Once know as the band that featured Metallica's Kirk Hammett, Exodus have risen to the pinnacle of the genre continuing to inspire and create stunning arrangements 20 year on. With Shovel Headed Kill Machine they pull from the spirit of Fabulous Disaster ('89) especially on "I Am Abomiination" and "Now Thy Death Day Comes" which both have a real connection to "The Last Act Of Defiance" and "Corruption" respectively. Inescapable are the "Ride The Lightning" similarities of "Altered Boy" and the Slayer moments in the title track but it's songs like "Raze" and "Kharma's Messenger" that are pure Exodus complete with garage grease and nitrus-injected overdrive. If blues guys gather their inspiration from their past then Exodus can do the same with conviction, honesty and pain.

Exodus, Nuclear Blast

This Godless Endeavor
Century Media Records

A kin to Queensryche, Seattle’s Nevermore release their 6th installment in This Godless Endeavor. A call to the darker edges of power metal, the symphonic bleeding of this opus sets the mark – maybe not for the genre but certainly for the band. Constructed ten years ago from the ashes of Sanctuary, vocalist Warrel Dane and bassist Jim Sheppard continue to move from the traditional Northwest late ‘80s prog-metal scene to a more European flare. Along with drummer Van Williams, guitarists Jeff Loomis and Steve Smyth they merge layered progression a’top shear brutality with heroic guitar work. After the critical success of Dreaming Neon Black (1999) Nevermore have become one to look forward to.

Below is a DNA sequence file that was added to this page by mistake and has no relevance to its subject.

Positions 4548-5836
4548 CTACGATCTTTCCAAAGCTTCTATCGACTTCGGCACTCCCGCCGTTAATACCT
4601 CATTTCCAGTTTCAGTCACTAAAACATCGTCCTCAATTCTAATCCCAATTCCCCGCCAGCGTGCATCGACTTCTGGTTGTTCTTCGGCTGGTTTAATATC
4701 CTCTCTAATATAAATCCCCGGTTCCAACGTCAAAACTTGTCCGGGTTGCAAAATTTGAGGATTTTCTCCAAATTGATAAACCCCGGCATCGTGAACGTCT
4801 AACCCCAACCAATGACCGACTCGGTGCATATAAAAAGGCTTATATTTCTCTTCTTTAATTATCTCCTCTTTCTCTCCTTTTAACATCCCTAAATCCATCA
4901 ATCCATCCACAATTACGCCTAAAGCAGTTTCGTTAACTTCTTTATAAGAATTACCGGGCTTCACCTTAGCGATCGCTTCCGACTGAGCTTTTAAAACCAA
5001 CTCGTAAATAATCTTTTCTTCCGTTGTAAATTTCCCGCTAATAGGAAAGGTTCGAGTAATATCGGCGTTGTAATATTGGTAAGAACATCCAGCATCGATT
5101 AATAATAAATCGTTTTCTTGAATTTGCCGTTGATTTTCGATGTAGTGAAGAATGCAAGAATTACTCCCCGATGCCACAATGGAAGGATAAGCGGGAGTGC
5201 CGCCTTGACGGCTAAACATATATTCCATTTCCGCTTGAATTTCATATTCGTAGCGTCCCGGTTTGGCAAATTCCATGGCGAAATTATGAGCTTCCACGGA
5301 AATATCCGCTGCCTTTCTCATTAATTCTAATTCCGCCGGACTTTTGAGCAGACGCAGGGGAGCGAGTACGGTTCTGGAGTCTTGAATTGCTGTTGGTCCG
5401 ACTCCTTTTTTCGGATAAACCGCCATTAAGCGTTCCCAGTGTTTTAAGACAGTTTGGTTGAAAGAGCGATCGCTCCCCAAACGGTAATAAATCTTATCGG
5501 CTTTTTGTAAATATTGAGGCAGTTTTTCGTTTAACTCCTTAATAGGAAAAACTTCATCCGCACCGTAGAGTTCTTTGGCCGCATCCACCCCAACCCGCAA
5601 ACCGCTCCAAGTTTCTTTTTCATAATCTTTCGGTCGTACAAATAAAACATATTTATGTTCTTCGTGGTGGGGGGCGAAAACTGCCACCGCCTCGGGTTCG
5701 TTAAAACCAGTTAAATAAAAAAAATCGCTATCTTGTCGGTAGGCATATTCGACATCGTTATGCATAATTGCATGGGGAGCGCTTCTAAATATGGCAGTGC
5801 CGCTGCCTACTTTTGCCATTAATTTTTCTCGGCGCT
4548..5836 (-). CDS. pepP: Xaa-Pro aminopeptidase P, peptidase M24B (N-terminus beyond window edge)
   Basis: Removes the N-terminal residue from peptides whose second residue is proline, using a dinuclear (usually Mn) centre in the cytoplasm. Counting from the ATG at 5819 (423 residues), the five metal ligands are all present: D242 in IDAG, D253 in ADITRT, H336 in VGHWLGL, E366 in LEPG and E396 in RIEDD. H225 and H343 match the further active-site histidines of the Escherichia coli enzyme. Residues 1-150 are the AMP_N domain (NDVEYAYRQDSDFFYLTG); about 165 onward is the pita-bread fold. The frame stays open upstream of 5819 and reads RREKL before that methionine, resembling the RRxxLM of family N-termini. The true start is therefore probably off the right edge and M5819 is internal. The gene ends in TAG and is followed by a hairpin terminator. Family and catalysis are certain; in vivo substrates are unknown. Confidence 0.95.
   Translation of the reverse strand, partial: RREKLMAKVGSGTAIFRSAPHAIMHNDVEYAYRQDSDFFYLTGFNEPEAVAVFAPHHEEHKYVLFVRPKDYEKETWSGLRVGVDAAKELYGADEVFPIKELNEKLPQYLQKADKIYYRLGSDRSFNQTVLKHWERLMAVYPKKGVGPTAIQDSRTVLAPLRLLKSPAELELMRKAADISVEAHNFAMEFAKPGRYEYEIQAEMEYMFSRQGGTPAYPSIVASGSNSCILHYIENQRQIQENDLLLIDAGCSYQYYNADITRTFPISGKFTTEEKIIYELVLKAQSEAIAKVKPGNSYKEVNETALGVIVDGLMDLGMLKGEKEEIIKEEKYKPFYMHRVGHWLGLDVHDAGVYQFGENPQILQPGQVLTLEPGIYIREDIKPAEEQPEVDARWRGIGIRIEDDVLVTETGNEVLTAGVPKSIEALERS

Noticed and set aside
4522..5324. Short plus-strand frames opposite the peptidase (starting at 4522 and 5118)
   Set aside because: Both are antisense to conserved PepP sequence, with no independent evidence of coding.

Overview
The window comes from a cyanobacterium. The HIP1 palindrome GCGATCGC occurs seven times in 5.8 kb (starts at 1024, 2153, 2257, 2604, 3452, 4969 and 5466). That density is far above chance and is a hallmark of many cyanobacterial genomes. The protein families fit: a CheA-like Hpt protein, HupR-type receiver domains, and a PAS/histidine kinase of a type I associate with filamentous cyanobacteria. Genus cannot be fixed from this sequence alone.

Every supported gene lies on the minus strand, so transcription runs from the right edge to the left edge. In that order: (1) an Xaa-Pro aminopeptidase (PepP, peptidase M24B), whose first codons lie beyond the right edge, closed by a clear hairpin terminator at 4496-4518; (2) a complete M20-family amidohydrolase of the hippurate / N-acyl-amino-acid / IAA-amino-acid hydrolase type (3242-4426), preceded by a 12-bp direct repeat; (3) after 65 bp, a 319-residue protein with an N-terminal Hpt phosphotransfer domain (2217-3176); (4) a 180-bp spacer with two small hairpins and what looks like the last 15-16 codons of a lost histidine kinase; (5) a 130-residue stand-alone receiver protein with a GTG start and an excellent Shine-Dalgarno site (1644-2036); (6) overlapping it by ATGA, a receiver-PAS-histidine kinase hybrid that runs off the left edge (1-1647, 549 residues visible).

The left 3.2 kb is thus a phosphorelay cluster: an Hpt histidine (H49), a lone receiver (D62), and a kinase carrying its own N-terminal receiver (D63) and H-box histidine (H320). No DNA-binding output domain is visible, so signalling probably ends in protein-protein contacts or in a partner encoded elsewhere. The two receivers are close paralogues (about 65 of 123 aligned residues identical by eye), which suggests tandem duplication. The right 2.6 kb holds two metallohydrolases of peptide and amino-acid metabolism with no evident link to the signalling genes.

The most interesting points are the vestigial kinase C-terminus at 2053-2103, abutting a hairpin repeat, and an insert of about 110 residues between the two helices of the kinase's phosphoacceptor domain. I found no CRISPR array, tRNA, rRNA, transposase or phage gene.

Produced by Andy Sneap (who was also at the helm for Dead Heart In A Dead World – 2000) This Godless Endeavor unleash a tympanic bashing with lead track “Born” setting the pace. Dane’s vocals, through not as high as his early days are more fitting with the band’s darker mood. Jeff Loomis and Steve Smyth’s guitars form a wall of impenetrable notes filled with monster riffs and raging solos. “My Acid Words”, “Medication Nation” and “Sell My Heart For Stones” rampage with melodic intensity. Yet, the track that will really grap your attention is the piano-tinged “Sentient 6”. Highly operatic, it bursts with dynamic emotion built around a delicately constructed melody. The tempo gives the record plenty of breathing room allowing the heavy-handed “Palm Of Lydia” to smash the gate releasing the lofty acoustic “A Future Uncertain” to the menacing edge of a nine-minute title cut.

Nevermore, Century Media